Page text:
Rust, as Neil Young once said, never sleeps, and neither will Toyota — at least, not until it has fulfilled its 12-year promise to inspect and replace (if necessary) hundreds of thousands of corroded truck frames.
Toyota has agreed to pay up to $3.4 billion to appease owners of several previous-decade truck models who launched a class-action lawsuit against the company. Replacing those severely rusted frames won’t be an easy task, and there could be plenty of vehicles needing a completely new skeleton.
The settlement covers about 1.5 million Tacomas, Tundras and Sequoia vehicles that left the factory with insufficient rust protection. The corrosion is so bad, some vehicles could lose structural integrity.
Of the crop of iron oxide-friendly frames, the bulk of them rest underneath 2005 to 2010 Tacomas. The rest lurk below 2005 to 2008 Sequoias and 2007 to 2008 Tundras. As part of the settlement, the automaker must now check up on those frames for a period of 12 years after they first left the dealer lot.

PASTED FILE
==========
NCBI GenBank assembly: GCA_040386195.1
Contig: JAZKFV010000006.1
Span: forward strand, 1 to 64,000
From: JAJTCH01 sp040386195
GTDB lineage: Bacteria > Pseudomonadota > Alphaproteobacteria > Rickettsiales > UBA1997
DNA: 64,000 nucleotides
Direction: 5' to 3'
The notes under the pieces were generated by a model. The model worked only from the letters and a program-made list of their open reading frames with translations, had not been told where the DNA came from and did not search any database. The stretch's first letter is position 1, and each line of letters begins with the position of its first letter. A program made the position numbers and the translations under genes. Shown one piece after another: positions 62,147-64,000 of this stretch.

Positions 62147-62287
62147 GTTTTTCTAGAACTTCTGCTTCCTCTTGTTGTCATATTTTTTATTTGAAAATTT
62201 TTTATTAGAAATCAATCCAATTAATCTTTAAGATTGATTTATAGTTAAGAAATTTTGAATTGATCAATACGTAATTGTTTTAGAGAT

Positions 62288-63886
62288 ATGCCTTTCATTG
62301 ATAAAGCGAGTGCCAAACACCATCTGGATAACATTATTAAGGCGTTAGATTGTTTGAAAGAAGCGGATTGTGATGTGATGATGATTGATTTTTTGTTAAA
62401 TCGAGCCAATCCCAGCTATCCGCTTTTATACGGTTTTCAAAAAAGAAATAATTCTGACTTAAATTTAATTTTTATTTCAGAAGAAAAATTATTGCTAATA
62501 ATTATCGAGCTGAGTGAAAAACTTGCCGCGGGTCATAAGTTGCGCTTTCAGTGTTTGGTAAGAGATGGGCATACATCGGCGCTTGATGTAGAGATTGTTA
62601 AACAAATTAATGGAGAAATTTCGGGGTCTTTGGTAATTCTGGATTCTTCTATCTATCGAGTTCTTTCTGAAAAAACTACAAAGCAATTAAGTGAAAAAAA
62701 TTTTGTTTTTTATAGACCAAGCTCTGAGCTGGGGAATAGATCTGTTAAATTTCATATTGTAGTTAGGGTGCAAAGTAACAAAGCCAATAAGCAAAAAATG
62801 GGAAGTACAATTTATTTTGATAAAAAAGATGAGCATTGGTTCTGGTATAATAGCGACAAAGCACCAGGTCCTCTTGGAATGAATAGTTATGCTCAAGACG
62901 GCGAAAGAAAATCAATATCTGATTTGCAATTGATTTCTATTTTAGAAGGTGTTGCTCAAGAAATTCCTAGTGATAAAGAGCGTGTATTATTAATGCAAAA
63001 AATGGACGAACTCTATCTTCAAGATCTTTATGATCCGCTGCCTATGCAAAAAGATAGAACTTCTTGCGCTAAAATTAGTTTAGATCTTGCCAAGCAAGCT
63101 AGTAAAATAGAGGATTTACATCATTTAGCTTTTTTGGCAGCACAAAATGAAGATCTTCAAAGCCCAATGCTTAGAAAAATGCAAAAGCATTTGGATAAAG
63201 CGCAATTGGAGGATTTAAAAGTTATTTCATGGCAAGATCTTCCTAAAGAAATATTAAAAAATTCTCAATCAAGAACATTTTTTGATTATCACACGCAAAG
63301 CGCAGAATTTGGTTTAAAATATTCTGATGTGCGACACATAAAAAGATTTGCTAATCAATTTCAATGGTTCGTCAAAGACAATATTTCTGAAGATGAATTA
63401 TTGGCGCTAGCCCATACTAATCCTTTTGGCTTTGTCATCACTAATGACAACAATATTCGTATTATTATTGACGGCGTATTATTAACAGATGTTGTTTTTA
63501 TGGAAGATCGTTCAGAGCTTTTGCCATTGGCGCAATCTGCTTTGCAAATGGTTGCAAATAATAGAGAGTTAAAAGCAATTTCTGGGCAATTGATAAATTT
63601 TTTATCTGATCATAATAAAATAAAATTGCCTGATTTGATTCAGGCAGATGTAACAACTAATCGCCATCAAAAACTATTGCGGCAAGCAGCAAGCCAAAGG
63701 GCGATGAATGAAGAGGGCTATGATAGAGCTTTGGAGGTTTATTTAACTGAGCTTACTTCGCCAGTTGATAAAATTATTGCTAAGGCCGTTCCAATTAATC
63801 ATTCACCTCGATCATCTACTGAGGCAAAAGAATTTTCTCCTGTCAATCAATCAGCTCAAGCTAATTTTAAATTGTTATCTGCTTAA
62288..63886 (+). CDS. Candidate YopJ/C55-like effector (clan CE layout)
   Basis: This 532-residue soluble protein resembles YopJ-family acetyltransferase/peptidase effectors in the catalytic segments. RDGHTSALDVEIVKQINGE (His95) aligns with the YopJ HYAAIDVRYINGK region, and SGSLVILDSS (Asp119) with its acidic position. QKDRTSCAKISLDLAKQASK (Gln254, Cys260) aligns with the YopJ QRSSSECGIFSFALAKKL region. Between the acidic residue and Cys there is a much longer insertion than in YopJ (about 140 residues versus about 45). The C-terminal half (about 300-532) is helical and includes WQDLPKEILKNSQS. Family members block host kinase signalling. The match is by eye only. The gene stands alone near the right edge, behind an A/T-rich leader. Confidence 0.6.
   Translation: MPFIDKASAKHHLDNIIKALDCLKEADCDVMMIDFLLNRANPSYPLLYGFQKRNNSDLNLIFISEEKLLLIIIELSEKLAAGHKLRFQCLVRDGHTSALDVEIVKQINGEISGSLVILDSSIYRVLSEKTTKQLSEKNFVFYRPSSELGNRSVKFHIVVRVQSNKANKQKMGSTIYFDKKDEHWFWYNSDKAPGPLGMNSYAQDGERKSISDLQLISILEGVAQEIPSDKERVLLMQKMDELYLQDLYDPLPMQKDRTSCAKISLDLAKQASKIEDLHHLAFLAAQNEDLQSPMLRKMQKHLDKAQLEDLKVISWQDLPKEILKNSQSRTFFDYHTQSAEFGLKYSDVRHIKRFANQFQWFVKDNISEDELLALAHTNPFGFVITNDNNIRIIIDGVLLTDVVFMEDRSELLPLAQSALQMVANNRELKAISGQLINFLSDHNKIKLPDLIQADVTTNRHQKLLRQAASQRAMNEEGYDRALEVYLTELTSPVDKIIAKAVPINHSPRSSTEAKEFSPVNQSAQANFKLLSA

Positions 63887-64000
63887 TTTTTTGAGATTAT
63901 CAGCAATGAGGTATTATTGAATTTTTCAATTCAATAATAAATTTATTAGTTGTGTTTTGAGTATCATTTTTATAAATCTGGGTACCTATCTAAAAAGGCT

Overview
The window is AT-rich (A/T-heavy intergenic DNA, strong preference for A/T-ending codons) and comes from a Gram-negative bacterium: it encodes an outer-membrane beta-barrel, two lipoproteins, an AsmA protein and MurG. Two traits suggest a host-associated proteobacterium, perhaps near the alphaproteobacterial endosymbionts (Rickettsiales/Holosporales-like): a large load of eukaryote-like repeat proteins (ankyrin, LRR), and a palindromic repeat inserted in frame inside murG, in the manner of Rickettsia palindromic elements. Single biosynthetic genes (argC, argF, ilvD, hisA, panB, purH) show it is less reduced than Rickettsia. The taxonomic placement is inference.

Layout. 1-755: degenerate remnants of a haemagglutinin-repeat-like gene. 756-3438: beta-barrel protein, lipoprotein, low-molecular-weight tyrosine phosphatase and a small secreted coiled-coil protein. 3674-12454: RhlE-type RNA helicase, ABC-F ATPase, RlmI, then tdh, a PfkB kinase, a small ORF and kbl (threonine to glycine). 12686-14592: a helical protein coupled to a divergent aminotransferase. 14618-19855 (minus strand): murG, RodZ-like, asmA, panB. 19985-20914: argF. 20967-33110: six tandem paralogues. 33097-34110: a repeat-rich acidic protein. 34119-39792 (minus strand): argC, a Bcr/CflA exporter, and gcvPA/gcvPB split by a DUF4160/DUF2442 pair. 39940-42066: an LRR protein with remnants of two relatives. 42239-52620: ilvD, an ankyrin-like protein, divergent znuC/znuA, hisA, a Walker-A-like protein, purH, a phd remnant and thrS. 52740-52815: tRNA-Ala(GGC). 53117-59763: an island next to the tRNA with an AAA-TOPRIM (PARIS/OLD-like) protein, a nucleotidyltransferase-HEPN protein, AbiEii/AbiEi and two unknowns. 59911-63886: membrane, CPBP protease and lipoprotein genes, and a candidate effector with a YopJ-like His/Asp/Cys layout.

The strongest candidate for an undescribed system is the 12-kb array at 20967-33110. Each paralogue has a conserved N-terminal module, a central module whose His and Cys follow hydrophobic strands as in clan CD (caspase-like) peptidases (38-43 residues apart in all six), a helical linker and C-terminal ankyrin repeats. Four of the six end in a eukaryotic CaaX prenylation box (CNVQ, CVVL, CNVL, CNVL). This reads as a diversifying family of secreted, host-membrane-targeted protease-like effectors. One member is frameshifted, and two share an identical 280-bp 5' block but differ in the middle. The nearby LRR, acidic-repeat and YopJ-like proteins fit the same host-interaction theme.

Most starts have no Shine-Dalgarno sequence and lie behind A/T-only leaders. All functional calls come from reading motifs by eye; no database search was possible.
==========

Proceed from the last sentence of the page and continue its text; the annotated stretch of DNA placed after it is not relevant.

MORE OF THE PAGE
Replacing a frame is a pricey, time-consuming process, so Toyota has set aside $15,000 for each affected vehicle, plus an extra $60 for regular inspections. According to a lawyer involved in the class action, Toyota mechanics should expect more than just a few frame-swaps in the coming years.
“Probably about 15 percent of the frames that get inspected will end up needing to be replaced,” Timothy Blood, co-counsel with Blood Hurst & O’Reardon in San Diego, told Automotive News. “There are a lot of steps to it. And it is labor-intensive.”
Going by that estimate, a total of 225,000 vehicles could see new frames. The original, insufficiently rustproofed frames were supplied by Dana Holding Corp. of Maumee, Ohio.
For a clearer idea of the replacement process, see the video below.